December 12, 2017

Source: Bigstock

In the 1972 black comedy The Ruling Class, Peter O’Toole plays Jack, a paranoid schizophrenic British nobleman who thinks he’s Jesus. Jack’s family members hatch a plot to seize his fortune and have him committed, but Jack’s psychiatrist, desperate to keep his patient from being institutionalized, hatches a plan of his own. He puts Jack in a room with another paranoid schizo who also claims to be Jesus. Pointing out that both men cannot be Jesus, the psychiatrist essentially lets them fight it out, which they do, until the cognitive dissonance finally “cures” Jack of his delusion.

I’ll admit to having used that trick myself a few times. Whenever I get into it with a nutty conspiracy theorist (which, due to the high volume of them in my social media circle, happens frequently), one of my favorite games is to take two conspiracy theorists who claim to be experts in the same “field,” but who promote competing theories, and play them against each other. For example, when I get hassled by a 9/11 “truther” who “knows” that the WTC buildings were brought down by thermite, I’ll tag a 9/11 truther who “knows” with equal certainty that the buildings were “dustified” by a “directed energy weapon.” The two “experts” will then go at each other, and voilà, it’s not my problem anymore. Now it’s two deluded nutcases arguing over which one’s delusion is real.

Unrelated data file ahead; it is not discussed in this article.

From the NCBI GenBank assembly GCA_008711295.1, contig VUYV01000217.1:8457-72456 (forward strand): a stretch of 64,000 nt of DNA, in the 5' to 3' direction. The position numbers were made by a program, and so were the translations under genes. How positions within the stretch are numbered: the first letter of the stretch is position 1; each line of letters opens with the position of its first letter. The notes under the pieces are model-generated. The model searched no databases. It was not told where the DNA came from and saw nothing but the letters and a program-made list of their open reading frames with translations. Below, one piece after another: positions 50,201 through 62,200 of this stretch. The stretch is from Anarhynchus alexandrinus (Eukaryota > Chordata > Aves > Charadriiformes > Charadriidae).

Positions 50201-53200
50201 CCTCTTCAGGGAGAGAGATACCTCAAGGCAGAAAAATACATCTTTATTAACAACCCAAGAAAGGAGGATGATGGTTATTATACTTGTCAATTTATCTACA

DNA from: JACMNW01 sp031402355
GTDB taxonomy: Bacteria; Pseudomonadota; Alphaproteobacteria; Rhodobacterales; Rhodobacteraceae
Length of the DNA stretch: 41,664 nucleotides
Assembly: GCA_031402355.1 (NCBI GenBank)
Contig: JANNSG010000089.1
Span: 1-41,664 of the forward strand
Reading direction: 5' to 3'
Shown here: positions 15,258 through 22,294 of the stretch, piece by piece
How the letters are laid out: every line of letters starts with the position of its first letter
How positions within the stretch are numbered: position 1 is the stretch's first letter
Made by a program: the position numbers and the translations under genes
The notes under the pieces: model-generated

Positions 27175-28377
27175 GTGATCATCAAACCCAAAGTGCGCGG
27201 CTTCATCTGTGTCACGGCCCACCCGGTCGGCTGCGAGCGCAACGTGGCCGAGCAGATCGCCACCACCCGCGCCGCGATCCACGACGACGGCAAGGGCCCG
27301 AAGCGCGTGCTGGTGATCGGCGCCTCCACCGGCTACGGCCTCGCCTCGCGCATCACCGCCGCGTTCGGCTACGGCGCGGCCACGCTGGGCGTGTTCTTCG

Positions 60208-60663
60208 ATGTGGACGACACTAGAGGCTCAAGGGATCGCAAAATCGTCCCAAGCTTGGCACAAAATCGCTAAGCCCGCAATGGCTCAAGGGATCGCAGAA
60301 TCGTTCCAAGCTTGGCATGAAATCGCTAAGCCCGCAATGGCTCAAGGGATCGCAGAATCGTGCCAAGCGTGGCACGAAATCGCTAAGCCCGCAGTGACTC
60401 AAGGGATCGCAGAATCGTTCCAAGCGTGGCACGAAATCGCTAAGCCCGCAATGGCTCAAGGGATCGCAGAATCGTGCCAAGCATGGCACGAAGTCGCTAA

Last week I learned, somewhat to my surprise, that there are now two contradictory conspiracy theories involving the recent spate of mass shootings in the U.S. I was already aware of the main claim, that such shootings are “false flags,” that the dead and injured are “crisis actors,” and that the point of these stage-managed productions is to create anti-gun hysteria so that “they” can come grab our firearms. This is the line spouted by false-flag fraudsters like Jim Fetzer and Kevin Barrett. I made my opinion of “false flaggots” quite well-known in a piece from last year, so I don’t want to retread that territory. But this new mass-shooting theory is interesting to me, and I think it merits examination.

“The ‘sheeple’ aren’t panicking; they’re tuning out.”